The Centers for Medicare and Medicaid Services (CMS) issued such a Requirement related to water safety on June 2, 2017. The CMS now “expects Medicare certified healthcare facilities to have water management policies and procedures to reduce the risk of growth and spread of Legionella and other opportunistic pathogens in building water systems.” To put it very clearly, if you have responsibility for the water systems in your healthcare facility, you must:

  • Conduct a facility risk assessment to identify where Legionella and other opportunistic waterborne pathogens (e.g., Pseudomonas, Acinetobacter, Burkholderia, Stenotrophomonas, nontuberculous mycobacteria, and fungi) could grow and spread in the facility water system.
  • Implement a water management program that considers the ASHRAE (188) industry standard and the CDC Toolkit, and includes control measures such as physical controls, temperature management, disinfectant level control, visual inspections, and environmental testing for pathogens.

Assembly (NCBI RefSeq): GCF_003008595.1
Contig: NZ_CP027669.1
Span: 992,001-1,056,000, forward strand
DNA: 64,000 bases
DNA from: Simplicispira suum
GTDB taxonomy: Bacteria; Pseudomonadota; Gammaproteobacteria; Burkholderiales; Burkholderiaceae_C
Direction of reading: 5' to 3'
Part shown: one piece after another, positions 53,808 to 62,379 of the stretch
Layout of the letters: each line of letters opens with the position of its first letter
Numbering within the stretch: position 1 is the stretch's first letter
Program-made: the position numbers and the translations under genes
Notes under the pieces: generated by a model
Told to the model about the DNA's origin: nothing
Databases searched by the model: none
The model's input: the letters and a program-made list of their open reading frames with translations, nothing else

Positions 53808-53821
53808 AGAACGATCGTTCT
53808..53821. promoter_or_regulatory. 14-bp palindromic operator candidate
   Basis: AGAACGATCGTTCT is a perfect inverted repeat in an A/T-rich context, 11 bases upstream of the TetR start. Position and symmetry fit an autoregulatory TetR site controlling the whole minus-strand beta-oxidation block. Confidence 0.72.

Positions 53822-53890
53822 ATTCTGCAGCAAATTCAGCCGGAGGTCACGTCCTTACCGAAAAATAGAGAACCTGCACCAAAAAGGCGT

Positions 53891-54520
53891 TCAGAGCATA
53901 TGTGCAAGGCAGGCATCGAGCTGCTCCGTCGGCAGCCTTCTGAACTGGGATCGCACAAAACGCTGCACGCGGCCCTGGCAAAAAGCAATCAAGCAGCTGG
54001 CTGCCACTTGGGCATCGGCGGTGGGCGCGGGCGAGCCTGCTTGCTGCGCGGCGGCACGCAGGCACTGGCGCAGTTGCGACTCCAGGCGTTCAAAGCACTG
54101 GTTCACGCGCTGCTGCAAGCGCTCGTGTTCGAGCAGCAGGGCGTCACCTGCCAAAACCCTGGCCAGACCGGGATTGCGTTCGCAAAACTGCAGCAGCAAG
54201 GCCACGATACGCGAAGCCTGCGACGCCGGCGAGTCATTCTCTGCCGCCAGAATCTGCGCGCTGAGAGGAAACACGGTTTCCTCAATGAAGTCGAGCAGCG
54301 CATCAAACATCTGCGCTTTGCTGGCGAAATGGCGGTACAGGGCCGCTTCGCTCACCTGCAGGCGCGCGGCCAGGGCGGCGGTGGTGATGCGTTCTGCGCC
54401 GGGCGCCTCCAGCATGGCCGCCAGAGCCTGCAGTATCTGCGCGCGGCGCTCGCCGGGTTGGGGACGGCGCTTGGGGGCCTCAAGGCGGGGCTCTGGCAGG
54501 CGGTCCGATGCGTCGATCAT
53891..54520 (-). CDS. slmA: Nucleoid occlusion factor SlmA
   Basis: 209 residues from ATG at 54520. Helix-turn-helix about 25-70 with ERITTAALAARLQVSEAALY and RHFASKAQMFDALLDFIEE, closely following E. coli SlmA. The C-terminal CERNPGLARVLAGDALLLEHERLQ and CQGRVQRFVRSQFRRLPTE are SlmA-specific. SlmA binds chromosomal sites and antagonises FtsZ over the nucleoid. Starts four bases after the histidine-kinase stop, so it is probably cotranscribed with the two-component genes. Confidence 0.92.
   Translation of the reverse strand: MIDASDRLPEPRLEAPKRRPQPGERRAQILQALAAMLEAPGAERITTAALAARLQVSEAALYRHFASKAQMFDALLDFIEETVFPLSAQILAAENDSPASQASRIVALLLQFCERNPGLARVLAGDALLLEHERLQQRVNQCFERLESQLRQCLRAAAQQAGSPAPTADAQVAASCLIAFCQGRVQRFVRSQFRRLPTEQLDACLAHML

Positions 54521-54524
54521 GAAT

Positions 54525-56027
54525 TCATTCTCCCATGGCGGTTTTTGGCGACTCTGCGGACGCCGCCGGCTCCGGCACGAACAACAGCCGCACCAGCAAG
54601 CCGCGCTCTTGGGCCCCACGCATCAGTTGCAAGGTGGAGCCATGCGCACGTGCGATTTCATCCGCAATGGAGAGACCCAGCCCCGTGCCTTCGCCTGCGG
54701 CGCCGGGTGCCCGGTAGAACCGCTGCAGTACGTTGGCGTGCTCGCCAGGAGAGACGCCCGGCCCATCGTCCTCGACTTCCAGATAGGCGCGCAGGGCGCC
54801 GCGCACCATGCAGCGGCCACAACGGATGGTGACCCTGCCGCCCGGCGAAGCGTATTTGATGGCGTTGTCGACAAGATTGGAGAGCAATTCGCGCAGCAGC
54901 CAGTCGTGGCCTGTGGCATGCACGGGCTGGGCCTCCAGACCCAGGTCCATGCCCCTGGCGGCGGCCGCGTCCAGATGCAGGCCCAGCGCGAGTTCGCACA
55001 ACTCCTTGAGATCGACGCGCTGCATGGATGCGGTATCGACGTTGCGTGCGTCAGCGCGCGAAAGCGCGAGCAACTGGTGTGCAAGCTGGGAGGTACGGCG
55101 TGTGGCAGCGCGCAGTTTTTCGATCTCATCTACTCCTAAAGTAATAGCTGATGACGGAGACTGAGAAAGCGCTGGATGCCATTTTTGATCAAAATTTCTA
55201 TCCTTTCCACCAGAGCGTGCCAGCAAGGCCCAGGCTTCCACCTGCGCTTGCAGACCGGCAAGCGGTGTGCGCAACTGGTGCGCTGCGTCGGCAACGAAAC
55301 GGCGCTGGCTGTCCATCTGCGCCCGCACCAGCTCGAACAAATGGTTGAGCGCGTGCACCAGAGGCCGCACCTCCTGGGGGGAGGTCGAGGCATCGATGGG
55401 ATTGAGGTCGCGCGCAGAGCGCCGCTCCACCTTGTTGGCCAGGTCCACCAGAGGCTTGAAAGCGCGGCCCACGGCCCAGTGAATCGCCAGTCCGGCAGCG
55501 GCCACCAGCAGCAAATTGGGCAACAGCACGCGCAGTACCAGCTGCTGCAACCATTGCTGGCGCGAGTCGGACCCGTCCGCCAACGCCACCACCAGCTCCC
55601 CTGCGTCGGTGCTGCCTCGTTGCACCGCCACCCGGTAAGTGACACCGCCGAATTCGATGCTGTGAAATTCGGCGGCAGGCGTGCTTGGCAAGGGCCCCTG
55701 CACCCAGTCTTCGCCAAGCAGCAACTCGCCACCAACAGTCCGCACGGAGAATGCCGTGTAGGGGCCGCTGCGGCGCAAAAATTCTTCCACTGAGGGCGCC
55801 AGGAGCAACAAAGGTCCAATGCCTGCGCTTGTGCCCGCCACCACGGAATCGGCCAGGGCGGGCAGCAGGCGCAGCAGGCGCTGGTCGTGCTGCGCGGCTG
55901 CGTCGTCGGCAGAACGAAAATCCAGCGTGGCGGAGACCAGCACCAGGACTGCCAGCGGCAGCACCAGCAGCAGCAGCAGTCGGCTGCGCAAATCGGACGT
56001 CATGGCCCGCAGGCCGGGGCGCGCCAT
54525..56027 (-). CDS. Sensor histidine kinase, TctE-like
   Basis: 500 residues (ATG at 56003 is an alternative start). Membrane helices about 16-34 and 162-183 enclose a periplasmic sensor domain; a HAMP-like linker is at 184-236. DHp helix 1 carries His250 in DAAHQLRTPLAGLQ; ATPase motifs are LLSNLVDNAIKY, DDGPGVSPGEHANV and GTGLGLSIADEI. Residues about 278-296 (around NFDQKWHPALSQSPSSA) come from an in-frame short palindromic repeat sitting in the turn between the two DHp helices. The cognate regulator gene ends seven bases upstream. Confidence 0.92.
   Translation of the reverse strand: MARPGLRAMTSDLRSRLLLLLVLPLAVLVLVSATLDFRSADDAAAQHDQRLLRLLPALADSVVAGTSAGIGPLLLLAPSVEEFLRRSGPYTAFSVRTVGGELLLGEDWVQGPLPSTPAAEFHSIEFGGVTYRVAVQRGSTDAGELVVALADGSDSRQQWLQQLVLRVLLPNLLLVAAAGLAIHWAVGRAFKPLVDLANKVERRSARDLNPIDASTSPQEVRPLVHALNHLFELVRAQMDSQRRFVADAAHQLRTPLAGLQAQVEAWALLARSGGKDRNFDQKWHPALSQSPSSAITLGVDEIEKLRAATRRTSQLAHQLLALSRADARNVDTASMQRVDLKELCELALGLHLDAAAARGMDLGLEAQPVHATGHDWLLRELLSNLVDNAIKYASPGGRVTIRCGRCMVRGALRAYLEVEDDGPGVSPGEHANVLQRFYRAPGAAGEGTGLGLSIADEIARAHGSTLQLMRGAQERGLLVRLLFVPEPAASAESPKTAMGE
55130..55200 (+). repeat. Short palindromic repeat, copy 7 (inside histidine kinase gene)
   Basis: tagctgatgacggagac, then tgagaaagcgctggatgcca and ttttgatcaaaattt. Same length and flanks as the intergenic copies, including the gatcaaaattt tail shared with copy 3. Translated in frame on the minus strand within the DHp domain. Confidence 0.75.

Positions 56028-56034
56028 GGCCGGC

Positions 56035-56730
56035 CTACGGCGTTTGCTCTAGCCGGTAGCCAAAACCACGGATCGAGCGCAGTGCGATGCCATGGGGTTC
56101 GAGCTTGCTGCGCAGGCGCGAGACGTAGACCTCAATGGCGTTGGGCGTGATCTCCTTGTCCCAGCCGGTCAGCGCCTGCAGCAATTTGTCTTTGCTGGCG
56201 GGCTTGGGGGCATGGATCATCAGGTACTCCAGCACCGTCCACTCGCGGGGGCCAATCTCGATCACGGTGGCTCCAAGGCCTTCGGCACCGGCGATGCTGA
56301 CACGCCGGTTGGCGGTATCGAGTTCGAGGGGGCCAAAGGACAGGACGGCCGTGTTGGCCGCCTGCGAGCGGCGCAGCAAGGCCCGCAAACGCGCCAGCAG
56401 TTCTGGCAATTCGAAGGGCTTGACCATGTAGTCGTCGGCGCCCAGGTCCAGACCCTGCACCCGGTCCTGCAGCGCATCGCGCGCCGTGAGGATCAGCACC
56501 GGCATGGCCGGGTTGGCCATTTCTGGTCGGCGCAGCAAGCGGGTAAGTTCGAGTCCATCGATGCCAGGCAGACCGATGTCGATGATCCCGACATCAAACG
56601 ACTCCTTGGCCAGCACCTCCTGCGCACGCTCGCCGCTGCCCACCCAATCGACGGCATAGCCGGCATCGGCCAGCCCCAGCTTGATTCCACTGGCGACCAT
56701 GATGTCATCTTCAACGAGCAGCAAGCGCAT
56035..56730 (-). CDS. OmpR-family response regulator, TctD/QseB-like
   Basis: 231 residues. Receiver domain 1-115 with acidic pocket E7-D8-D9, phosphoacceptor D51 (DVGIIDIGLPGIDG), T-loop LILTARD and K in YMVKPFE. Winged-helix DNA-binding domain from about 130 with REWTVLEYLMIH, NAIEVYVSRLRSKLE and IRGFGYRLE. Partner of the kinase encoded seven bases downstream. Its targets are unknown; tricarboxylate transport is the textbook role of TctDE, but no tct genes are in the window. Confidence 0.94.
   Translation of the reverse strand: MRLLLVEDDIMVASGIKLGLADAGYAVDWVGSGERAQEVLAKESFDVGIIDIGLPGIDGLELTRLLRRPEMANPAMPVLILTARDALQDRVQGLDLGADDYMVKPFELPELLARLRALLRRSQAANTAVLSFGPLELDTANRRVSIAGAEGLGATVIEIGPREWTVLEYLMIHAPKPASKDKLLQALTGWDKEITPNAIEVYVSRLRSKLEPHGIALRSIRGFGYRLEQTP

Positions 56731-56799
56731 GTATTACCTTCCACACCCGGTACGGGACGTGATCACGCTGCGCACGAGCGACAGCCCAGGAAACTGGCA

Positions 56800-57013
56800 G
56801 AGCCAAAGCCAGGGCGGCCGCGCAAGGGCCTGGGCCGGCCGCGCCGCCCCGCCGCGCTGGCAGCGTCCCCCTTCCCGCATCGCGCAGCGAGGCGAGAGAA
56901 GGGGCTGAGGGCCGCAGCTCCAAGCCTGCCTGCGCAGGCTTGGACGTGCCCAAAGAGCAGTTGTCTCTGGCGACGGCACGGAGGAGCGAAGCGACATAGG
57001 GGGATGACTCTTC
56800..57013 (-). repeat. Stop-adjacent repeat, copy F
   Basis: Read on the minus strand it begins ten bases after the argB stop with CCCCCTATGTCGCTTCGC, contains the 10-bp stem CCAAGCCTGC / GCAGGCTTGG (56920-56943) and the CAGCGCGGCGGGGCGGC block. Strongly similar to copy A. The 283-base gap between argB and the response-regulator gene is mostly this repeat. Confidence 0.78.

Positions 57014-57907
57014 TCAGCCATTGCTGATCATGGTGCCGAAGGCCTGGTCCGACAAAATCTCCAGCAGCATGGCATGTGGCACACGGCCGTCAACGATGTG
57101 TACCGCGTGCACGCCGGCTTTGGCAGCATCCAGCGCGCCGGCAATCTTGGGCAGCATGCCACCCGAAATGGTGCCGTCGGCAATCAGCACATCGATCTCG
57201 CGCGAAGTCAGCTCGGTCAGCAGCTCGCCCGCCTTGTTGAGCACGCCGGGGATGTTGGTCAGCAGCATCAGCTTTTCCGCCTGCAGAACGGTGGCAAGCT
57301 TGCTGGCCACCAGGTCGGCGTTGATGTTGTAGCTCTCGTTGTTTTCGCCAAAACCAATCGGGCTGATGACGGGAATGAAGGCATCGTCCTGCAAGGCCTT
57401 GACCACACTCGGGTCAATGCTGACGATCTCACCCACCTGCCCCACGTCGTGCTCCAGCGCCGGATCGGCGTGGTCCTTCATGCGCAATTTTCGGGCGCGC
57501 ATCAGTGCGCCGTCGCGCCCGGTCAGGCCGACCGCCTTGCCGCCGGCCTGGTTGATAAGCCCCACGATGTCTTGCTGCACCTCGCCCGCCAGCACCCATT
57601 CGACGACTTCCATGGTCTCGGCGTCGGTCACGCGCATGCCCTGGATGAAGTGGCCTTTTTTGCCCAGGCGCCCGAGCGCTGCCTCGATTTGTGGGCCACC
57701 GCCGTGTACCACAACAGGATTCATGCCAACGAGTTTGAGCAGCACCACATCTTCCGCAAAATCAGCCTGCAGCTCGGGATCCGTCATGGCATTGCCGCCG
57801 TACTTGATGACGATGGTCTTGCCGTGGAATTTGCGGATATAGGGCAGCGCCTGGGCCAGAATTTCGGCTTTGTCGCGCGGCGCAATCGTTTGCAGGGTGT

• Specify testing protocols and acceptable ranges for control measures, and document the results of testing and corrective actions taken when control limits are not maintained.
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Topics: legionella, legionella risk management, ASHRAE Standard 188, legionella testing company, legionella consultant, water management programs, CMS 17-30

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The Water Manager provides facility managers and building owners with non-conflicted and defensible guidance to create safer, more efficient water systems. Subscribe to learn best practices from independent experts on reducing cost and increasing safety. We never sell water treatment products--our only bias is providing meaningful and accurate information.